Google Explores Utilizing +1s as Search Rank Factor

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Google’s almighty search algorithm is one of our generation’s most heavily guarded secrets. Like the recipe for Coke before it, it’s been instrumental to the company’s ongoing success, even in the wake of a growing number of competitors like Bing or a favorite around here, Duck Duck Go.

That’s not to say that the algorithm’s perfect. It was only in February that Google famously tweaked it in efforts to weed out content farms, with the goal “to give people the most relevant answers to their queries as quickly as possible,” as they wrote in a blog post. It’s this idea of “relevance” that’s been the gold at the end of Google’s rainbow.

(MORE: Google+ Adds “Ignore” Feature)

In an email with Wired‘s Ryan Singel, a Google representative basically confirmed what many—including us—have already suspected: The company will explore using +1s as a way to assign social relevance to search results.

“Google will study the clicks on +1 buttons as a signal that influences the ranking and appearance of websites in search results,” writes a Google spokesperson in an email with Wired. “The purpose of any ranking signal is to improve overall search quality. For +1’s and other social ranking signals, as with any new ranking signal, we’ll be starting carefully and learning how those signals are related to quality.”

Google currently uses 200 different factors to determine a website’s rank in search, and the algorithm is constantly being tinkered with.

The social implications of +1s wouldn’t be the first time that Google tried systematizing user feedback to augment search (remember Buzz?), but the inability to assign social relevance has been a thorn in Google’s side for some time. As Singel points out, it’s Facebook’s refusal to share its data coupled with Google’s inability to renew a deal with Twitter that caused them to create their own social network, Google+.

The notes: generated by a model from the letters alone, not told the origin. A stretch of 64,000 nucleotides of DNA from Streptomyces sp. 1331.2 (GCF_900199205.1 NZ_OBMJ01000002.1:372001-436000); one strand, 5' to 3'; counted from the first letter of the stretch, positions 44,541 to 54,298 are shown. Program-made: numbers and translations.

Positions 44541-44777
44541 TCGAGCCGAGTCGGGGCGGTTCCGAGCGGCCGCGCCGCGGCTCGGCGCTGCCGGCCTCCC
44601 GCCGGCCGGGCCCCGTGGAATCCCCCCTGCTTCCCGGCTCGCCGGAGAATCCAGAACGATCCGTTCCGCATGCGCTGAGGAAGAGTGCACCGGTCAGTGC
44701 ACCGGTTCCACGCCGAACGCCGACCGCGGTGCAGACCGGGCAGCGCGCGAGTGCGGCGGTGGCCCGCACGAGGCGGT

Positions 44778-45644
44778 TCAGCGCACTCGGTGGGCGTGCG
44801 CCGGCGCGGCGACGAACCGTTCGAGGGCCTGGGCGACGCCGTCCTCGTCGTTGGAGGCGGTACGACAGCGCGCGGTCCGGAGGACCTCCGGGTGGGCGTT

Many speculate that culling from +1s as a search factor is something easily exploitable by black hat SEO marketers. A few websites, in fact, are offering to sell +1s with pretty sophisticated workarounds in order to avoid detection.

Still, +1s represent a treasure trove of information for Google as the company continues to refine its algorithm. The question, really, isn’t if they’ll use +1s to influence search rankings, it’s when.

The tricky part—especially considering the potential exploits that many are already cautious of—will be how.

LIST: A Brief History of Google’s Social Networking Flops

Chris Gayomali is a reporter at TIME. Find him on Twitter at @chrigz, on Facebook, or on Google+. You can also continue the discussion on TIME’s Facebook page and on Twitter at @TIME.